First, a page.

Food  |  News & Politics

Lawyer Says “Dozens” More Corroborate Allegations of Sexual Harassment in Mike Isabella’s Restaurants

Attorney Debra Katz says to expect new allegations to surface

Mike Isabella (center) and Kapnos chef/partner George Pagonis (right). Photograph by Rey Lopez.

The lawyer representing former Isabella Eatery Director of Operations Chloe Caras, the woman behind the sexual harassment lawsuit against Mike Isabella and his business partners, says she’s heard from “dozens of individuals” in the past week corroborating allegations and telling their own stories of abuse within the restaurant group.

Last week, Mike Isabella Concepts’ attorney sent out a statement saying accusations of creating a hostile work environment or unwanted physical contact were false and came from a “single disgruntled co-owner of the company” supported only by former employees who were her friends.

Debra Katz, who represents Caras and is a prominent lawyer for victims of sexual abuse, says the public should expect new allegations to surface. She declined to share specifics at this time. Isabella’s team declined to comment on Katz’s latest statement.

In the lawsuit, Caras depicts Isabella and his partners as sex-obsessed “bros” who allegedly bragged about exploits with prostitutes, called female employees “whores” and “bitches,” and made other degrading, vulgar comments about women. Isabella’s team says Caras engaged in the same “banter, language, and horseplay” that she now claims created a hostile work environment.

Caras also says she was fired after she got in an argument with Isabella about one sexual comment. Isabella says  Caras “stormed off the job” and refused to return to work.

With more and more stories like these coming out across the restaurant industry, Katz spoke generally about the power dynamics that foster abuse.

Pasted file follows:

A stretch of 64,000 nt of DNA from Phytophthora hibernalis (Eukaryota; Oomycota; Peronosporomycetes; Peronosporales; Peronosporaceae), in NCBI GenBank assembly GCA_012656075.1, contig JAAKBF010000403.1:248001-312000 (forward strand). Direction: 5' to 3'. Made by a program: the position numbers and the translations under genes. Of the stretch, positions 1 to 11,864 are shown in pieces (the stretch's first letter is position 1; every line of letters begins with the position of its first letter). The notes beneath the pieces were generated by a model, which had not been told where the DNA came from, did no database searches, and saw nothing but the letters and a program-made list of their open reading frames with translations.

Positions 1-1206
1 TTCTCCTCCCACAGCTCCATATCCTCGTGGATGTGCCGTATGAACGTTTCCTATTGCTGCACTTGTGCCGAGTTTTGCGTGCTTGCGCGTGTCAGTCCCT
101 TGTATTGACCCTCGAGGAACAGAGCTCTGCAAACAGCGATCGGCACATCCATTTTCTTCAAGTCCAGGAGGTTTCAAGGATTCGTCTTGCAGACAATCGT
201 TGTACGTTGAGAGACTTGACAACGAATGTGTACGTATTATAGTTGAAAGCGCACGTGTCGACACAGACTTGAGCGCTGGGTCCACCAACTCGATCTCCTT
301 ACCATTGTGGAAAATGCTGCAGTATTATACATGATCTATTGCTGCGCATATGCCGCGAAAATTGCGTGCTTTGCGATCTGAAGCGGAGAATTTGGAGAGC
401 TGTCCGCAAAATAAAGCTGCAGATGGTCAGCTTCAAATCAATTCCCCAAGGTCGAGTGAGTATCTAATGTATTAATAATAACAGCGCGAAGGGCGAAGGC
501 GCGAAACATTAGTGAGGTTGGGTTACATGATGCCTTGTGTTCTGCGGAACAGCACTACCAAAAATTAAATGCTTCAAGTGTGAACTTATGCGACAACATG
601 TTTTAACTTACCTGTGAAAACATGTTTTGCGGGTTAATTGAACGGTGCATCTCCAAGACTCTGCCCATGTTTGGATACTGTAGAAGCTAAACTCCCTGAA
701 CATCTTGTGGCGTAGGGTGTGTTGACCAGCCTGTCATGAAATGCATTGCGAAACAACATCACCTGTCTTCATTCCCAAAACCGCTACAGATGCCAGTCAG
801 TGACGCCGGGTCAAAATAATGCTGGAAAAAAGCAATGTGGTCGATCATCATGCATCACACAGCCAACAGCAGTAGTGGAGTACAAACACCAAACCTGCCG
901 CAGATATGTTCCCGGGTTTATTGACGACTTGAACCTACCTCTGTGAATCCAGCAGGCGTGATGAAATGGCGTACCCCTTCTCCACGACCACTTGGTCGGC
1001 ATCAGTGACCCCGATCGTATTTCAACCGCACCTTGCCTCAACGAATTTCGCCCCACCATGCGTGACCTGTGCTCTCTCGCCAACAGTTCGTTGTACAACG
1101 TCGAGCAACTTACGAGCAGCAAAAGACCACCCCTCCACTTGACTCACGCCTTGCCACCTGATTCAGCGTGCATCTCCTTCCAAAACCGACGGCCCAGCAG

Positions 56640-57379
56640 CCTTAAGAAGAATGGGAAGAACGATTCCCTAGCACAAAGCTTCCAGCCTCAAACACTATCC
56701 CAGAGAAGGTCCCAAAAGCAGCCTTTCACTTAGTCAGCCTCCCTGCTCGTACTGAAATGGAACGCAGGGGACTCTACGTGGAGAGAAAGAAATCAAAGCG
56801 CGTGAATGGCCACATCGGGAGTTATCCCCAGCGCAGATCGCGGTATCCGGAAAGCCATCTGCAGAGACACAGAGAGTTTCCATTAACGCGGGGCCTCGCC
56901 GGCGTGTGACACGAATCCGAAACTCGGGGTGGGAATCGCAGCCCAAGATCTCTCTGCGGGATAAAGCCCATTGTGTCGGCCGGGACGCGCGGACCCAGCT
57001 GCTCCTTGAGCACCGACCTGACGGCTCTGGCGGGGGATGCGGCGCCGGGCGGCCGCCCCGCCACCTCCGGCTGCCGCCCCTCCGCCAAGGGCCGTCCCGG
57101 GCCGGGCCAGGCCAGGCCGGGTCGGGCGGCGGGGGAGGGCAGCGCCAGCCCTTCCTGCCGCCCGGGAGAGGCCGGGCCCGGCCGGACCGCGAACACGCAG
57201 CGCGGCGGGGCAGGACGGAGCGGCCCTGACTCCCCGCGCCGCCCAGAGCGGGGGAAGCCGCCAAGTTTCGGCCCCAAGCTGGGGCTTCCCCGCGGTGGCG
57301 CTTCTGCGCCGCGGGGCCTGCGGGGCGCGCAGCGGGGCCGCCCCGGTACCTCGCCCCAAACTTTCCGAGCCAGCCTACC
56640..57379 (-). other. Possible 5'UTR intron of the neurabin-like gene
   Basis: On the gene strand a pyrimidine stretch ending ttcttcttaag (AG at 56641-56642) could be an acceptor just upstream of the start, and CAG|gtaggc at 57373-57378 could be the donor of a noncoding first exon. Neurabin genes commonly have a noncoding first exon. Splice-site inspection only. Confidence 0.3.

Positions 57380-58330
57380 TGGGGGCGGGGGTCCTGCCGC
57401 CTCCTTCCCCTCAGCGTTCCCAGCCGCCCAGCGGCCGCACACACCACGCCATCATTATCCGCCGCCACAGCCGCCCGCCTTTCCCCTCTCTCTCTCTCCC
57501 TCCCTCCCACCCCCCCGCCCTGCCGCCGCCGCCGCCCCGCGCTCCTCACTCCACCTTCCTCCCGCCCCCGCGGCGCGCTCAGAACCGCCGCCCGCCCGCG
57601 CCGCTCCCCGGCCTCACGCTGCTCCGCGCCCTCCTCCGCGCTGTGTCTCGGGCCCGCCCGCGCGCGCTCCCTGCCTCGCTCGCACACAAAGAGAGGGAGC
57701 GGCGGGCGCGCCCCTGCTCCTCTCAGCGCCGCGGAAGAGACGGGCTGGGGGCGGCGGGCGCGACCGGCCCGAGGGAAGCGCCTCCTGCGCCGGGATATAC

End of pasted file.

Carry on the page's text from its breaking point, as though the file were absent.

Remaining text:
“It is a culture where people are dependent on tips to make a living,” Katz says. “And they are frequently not only in a position of having to be pinched and ogled by customers, but if they want to get good shifts and good assignments, they often have to submit to sexual harassment of the general managers and others who they are beholden on to get assigned to the right tables, the right shifts, et cetera. So even in those places like that, where it seems like minimal power, it’s huge power in terms of the person’s ability to make a living.”

Jessica Sidman
Food Editor

Jessica Sidman covers the people and trends behind D.C.’s food and drink scene. Before joining Washingtonian in July 2016, she was Food Editor and Young & Hungry columnist at Washington City Paper. She is a Colorado native and University of Pennsylvania grad.

Senior Writer

Luke Mullins is a senior writer at Washingtonian magazine focusing on the people and institutions that control the city’s levers of power. He has written about the Koch Brothers’ attempt to take over The Cato Institute, David Gregory’s ouster as moderator of NBC’s Meet the Press, the collapse of Washington’s Metro system, and the conflict that split apart the founders of Politico.